Although I’m writing this column in late November, by the time you receive this issue in your mailbox (or read it online), we’ll be just a few short days away from Christmas. As the New Year approaches, I hope you’re able to take some time to reflect on all you and your company have achieved the past 12 months. I’ve written in this space before about how I don’t make New Year’s resolutions — I still don’t — but I do enjoy the quiet time at the end of the year, both at work and at home, thinking about everything I’ve accomplished in 2018.
But before I turn off my computer for 2018 to spend some time off with my family, I also do a lot of planning for our 2019 issues. The writing and layouts for our January issue are well underway. As we’ve done since 2015, in the first issue of the new year we’ll report on exclusive industry research that PCT has done in conjunction with NPMA, and which is sponsored by BASF. Next month’s coverage will address the topic of diversity in the pest management workforce. We’ve received more than 400 responses to the survey and we will feature data and articles on such topics as:
- What is workplace diversity and why is it important to the pest management industry?
- Tips for finding the best candidates.
- Is the industry retaining and promoting diverse employees?
- Why and how are PMPs offering diversity training?
I hope you’ll enjoy reading the coverage as much as we have enjoyed putting it together.
Another topic we always look forward to featuring each year is the Technician of the Year awards, which is included in this month’s issue. Congratulations to Residential Technician of the Year Matthew Miller, Arrow Environmental Services, Sarasota, Fla.; Termite Technician of the Year Arnold Parnell, Orkin, Winston-Salem, N.C.; and Commercial Technician of the Year Patrick John, Wil-Kil Pest Control, Sun Prairie, Wis. (A side note: Many thanks to all those who took time to nominate your firm’s technicians. We look forward to sharing more of your stories in 2019!)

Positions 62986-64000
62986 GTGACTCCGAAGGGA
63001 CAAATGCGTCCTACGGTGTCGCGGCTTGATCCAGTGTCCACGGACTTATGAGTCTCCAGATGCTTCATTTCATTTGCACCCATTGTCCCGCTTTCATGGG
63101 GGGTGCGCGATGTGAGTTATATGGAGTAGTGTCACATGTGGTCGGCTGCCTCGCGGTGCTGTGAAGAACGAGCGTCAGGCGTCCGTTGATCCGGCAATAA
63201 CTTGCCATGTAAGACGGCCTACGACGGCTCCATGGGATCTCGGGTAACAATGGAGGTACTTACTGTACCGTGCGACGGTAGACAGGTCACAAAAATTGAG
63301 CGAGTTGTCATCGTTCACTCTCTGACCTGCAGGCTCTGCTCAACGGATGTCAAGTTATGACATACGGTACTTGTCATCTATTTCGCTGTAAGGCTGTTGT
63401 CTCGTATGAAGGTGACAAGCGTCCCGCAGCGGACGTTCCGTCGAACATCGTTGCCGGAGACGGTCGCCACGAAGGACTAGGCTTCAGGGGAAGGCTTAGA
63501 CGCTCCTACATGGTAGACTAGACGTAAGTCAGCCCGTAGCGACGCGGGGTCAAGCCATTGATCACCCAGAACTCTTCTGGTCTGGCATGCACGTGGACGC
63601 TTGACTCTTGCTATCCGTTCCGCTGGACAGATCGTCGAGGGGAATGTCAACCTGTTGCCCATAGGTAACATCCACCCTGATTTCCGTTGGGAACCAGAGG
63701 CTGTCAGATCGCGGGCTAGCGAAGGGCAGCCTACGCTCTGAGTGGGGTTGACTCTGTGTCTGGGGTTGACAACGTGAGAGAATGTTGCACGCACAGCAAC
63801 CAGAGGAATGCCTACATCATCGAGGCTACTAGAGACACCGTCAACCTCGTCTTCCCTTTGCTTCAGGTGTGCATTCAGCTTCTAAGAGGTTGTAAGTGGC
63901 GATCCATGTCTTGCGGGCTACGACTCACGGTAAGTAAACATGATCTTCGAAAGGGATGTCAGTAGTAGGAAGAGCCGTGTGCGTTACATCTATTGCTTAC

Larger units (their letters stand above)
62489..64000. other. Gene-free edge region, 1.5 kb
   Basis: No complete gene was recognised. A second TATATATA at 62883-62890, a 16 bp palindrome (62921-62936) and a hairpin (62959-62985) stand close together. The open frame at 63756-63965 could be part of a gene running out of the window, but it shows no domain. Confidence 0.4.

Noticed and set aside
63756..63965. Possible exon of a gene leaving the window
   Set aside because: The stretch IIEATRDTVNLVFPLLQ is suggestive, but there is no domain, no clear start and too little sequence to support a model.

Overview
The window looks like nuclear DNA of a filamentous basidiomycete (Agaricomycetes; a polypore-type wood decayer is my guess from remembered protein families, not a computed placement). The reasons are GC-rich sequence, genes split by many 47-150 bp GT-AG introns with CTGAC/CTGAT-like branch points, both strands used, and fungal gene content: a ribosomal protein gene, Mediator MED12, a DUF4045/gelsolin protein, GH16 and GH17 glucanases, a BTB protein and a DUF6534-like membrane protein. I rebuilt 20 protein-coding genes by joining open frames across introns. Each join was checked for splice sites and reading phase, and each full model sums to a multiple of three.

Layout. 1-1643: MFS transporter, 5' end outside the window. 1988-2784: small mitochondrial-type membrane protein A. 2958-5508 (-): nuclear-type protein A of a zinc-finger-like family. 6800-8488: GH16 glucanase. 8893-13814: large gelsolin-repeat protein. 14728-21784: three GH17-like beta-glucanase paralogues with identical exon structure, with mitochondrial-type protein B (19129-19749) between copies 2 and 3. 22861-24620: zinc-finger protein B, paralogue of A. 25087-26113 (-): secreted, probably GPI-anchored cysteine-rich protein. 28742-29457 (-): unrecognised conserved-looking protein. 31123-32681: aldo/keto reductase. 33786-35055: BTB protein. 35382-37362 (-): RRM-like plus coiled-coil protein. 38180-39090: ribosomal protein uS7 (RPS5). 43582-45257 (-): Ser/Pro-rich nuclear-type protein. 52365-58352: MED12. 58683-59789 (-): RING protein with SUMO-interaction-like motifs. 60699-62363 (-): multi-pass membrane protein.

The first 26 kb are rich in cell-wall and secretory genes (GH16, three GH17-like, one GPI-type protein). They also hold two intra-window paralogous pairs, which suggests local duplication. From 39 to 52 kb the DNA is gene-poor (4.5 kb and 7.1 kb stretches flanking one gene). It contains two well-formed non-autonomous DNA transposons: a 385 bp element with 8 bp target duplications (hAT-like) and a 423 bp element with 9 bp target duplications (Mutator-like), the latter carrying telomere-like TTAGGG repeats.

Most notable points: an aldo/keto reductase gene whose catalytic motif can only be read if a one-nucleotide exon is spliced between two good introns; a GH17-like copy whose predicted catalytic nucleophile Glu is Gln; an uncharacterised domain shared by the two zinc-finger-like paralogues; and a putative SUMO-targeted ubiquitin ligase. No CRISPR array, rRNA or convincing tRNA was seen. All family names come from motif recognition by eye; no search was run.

This year’s honorees all come from different backgrounds and a variety of former careers but they are all setting wonderful examples for other technicians — both inside and outside their companies. I trust you’ll learn something from each of their stories.
And speaking of learning from one another, I’m confident you’ll take away some nuggets from this month’s cover story “Pest Control Hacks.” Scot Hodges of Atlanta-based Arrow Exterminators provides hands-on tips for turning everyday objects into pest control tools. When Hodges, as a “self-described tinkerer with tools,” finds challenges in the field, he thinks “like a mad scientist” to find ways to modify or make new tools. All of his hacks are reasonably priced, intended to help reduce PMPs’ dependence on pesticides and will improve results of the overall service provided to the customer, he says. See page 24 for some of his ingenious creations.
This article reminds me of a similar one we ran a dozen years ago — in October 2006 — in which we featured a series of articles about inventors in the pest management industry. Surely there are more stories to tell so please email me at firstname.lastname@example.org with your pest control hacks or your entrepreneurial/inventor story. We’d love to feature you in a future issue.
As we put together the content for PCT each month I’m truly focused on communicating just how vital your services are to your customers and communities. I’m thankful I work in an industry that helps people every day. I’m thankful for the industry’s creative thinkers — like this month’s cover story subject Scot Hodges — for finding inventive ways to help their co-workers and customers. And I’m thankful for my PCT colleagues — most of whom I’ve worked with for more than 20 years. I hope you and your family have a wonderful holiday season!
The author is editor of PCT.